The diagnostic strategies to test for food allergies include; skin prick testing, antibody blood testing, elimination diets, and oral food challenges.
Skin prick tests are conducted by evaluating an individuals reaction to a prepared food extract as it is introduced to their blood via the skin. If the suspected allergen causes the skin to redden larger than 3 mm in diameter, it’s considered a positive result. Although, positive results are only correct in suspecting the allergy less than fifty percent of the time.
Antibody blood tests can determine the allergy of a substance if an individual has higher than normal rated of the antibody for the suspected allergen.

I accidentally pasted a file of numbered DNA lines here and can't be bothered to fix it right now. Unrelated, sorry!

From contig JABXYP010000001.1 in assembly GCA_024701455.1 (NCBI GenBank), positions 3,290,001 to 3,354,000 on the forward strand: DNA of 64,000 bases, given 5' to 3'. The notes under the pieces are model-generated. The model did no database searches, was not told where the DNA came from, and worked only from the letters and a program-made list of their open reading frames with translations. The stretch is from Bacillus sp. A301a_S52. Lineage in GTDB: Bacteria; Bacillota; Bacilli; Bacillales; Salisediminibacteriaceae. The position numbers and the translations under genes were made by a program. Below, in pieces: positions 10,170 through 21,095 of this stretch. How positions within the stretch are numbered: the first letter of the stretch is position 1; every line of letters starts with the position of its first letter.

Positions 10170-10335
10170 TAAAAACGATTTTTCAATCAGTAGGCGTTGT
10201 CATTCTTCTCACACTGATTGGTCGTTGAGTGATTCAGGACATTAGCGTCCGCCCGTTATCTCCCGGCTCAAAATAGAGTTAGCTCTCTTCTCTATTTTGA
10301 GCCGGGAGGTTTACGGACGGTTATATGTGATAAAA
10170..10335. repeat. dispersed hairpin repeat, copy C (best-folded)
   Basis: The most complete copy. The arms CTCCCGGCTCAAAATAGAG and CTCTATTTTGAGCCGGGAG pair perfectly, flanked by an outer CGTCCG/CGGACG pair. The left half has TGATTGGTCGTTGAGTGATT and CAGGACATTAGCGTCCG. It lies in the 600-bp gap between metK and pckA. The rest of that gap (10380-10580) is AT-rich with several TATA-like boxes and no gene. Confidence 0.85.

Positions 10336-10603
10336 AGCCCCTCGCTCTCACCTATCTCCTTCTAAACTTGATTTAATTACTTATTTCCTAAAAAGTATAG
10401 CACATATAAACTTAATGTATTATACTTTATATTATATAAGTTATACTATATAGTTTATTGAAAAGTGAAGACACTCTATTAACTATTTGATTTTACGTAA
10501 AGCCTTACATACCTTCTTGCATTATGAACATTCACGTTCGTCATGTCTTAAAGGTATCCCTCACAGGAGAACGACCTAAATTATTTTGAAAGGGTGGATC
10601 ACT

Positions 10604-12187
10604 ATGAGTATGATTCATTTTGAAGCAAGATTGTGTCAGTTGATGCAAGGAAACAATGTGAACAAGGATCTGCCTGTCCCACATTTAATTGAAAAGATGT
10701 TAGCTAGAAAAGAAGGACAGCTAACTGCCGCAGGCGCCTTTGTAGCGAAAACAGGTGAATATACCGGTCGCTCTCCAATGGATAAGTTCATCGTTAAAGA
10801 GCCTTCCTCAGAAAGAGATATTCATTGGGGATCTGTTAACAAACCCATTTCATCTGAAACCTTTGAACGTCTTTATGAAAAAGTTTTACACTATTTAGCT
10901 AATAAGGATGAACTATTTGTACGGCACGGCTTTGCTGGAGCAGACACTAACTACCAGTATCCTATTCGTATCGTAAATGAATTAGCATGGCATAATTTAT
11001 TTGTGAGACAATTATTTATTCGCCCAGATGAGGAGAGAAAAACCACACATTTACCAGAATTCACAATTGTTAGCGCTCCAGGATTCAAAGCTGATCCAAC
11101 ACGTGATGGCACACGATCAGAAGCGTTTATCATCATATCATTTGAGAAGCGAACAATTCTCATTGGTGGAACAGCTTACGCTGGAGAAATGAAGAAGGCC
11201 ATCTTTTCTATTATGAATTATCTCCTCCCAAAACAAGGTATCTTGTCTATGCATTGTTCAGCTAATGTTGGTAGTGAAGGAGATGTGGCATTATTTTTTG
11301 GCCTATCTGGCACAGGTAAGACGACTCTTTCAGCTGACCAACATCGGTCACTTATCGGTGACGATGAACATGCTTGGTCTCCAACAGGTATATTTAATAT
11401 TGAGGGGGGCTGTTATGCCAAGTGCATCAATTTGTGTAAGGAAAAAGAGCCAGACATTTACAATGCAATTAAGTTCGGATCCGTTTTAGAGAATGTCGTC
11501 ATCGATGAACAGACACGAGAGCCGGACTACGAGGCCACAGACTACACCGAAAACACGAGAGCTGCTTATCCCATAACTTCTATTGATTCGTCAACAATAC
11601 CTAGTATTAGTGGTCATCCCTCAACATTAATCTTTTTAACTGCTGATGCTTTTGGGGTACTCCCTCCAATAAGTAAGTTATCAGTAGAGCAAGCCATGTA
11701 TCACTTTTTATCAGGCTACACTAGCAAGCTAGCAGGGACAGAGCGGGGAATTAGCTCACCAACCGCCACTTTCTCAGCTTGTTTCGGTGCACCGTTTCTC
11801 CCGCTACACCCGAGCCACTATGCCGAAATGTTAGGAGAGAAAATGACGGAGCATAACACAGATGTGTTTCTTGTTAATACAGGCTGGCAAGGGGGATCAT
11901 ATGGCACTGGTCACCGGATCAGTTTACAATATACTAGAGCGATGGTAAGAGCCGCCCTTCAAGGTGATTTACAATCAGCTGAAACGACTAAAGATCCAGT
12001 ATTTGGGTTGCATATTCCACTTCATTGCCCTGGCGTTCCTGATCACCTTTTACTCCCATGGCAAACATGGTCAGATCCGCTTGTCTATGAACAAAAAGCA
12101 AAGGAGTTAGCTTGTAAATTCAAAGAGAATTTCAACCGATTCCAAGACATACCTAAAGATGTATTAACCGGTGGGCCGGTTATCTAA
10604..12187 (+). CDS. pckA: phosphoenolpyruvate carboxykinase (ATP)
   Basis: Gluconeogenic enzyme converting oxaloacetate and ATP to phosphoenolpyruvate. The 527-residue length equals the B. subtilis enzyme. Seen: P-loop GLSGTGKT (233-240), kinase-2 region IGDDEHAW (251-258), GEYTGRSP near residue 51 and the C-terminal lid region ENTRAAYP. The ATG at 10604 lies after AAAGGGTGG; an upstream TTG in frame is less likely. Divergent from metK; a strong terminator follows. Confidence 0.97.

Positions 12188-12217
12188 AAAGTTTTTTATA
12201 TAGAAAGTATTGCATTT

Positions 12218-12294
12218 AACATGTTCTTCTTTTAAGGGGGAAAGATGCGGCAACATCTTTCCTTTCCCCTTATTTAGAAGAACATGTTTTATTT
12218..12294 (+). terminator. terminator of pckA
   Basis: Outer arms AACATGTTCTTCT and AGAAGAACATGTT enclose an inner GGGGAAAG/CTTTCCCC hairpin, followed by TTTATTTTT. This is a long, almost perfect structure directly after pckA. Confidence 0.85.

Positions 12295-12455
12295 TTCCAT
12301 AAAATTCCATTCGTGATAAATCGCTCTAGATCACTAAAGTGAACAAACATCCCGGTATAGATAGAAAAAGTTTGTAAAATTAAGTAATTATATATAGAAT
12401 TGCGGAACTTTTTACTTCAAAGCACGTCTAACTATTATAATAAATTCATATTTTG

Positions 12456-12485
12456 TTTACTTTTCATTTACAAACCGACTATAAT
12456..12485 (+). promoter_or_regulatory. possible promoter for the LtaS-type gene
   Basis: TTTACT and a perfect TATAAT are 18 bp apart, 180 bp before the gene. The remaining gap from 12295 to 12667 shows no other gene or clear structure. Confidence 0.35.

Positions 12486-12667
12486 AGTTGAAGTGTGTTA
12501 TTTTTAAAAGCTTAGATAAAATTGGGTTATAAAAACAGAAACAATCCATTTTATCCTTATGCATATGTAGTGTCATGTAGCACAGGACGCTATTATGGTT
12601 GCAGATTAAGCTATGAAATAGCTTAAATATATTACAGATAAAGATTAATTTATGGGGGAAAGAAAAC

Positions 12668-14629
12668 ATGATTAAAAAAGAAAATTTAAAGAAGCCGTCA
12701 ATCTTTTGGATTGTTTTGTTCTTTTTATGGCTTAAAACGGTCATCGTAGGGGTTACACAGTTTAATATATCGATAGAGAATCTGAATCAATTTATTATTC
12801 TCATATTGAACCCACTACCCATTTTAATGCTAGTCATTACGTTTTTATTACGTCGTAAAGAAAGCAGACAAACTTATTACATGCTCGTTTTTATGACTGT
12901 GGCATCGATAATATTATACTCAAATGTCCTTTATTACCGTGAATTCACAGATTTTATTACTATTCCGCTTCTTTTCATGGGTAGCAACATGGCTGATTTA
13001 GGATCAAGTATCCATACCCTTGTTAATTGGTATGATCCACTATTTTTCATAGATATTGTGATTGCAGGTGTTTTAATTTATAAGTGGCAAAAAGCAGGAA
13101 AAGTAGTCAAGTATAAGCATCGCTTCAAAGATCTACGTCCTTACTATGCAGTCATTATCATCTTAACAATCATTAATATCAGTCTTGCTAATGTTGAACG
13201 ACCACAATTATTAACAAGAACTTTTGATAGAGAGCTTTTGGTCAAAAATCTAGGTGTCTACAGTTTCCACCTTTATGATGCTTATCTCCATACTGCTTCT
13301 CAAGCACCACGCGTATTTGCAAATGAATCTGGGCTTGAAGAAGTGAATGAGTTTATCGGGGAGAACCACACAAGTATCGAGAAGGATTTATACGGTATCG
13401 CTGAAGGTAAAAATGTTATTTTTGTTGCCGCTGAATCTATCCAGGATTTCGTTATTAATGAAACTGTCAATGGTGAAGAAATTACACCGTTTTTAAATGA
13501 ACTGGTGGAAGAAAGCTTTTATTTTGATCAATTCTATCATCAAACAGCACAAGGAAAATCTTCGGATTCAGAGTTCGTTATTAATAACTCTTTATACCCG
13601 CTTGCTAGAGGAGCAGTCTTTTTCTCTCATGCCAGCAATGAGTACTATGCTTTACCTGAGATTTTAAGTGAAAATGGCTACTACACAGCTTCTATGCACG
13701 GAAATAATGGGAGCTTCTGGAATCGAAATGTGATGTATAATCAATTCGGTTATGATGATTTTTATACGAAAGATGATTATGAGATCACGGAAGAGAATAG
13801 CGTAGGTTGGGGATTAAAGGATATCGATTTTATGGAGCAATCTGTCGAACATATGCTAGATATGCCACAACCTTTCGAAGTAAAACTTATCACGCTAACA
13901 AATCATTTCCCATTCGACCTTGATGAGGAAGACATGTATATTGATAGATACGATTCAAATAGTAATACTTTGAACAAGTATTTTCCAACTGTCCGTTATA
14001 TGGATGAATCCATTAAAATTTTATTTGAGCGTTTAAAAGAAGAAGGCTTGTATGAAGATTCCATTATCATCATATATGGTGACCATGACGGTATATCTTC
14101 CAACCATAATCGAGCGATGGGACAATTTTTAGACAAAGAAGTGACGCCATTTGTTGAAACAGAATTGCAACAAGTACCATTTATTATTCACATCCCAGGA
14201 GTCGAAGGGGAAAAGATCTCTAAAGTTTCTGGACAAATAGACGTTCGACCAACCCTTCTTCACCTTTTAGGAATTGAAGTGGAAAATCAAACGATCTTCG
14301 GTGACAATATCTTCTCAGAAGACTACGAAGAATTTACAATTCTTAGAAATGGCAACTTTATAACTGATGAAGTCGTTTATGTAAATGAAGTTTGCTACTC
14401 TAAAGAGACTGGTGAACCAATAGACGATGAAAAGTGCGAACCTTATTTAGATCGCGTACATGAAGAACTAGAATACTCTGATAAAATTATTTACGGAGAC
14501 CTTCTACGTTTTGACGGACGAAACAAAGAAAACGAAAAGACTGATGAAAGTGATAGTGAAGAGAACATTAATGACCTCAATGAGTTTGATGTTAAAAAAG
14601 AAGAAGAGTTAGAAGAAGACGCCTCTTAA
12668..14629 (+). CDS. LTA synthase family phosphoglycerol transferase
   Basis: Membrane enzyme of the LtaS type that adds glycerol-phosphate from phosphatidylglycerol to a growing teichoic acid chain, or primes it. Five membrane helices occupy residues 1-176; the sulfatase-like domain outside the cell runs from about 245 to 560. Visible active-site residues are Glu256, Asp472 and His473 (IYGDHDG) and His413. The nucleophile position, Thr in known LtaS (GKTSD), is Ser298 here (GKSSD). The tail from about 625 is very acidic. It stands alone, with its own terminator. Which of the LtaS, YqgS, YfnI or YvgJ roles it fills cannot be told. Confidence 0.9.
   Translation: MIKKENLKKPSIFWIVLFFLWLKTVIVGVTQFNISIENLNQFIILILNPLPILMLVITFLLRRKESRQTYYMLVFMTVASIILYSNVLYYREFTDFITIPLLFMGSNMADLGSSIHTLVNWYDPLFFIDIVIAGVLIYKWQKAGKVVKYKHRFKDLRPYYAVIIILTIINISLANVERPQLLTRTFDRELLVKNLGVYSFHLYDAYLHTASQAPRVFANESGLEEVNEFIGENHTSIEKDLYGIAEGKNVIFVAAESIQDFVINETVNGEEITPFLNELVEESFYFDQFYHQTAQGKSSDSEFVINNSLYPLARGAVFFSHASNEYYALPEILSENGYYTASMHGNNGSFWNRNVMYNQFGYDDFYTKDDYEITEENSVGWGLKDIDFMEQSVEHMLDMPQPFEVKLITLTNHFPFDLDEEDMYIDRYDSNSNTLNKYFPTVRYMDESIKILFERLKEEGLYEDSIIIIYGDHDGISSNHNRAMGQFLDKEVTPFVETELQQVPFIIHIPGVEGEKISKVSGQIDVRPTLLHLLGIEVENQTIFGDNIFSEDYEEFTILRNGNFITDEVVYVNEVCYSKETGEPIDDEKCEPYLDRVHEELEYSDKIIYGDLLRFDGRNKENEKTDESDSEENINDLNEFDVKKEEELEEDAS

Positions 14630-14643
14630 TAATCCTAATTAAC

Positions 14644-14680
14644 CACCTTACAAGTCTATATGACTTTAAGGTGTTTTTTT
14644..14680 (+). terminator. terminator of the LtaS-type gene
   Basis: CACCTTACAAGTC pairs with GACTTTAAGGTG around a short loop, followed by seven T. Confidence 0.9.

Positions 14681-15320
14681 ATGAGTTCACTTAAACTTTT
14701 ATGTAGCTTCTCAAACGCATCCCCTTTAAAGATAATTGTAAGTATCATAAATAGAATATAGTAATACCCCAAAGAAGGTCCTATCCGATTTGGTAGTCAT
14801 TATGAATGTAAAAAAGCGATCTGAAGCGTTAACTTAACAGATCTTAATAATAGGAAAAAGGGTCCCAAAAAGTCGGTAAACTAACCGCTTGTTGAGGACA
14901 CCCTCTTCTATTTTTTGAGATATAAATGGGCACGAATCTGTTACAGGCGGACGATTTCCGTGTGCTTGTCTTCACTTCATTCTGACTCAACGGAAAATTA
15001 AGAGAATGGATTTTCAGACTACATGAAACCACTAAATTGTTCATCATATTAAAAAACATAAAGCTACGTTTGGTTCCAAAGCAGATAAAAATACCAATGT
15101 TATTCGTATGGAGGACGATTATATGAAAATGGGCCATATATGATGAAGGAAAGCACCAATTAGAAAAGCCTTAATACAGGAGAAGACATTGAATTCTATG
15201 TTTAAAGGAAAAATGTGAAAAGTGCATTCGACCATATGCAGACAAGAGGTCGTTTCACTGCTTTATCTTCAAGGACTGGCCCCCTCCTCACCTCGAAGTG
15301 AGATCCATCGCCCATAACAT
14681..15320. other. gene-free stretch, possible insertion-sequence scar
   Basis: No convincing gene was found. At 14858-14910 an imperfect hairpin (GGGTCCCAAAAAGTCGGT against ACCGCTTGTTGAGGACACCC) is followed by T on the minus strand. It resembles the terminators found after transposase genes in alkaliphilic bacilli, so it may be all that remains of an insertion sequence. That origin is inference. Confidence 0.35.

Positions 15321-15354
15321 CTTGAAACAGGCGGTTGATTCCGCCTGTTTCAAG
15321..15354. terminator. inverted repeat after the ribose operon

An elimination diet can be used in order to identify an allergen by evaluating whether or not the symptoms of the allergy subside. This can happen after the suspected allergen is taken out of the diet. If the symptoms decrease or disappear then the allergen has been identified.
Oral food challenges are the most complicated of these tests. The suspected allergen is added to a food and eaten by the individual. If there’s no reaction, there’s a false-negative result. These are usually performed as a double-blind experiment wherein the examiner and subject do not know whether the food contains the allergen or a placebo.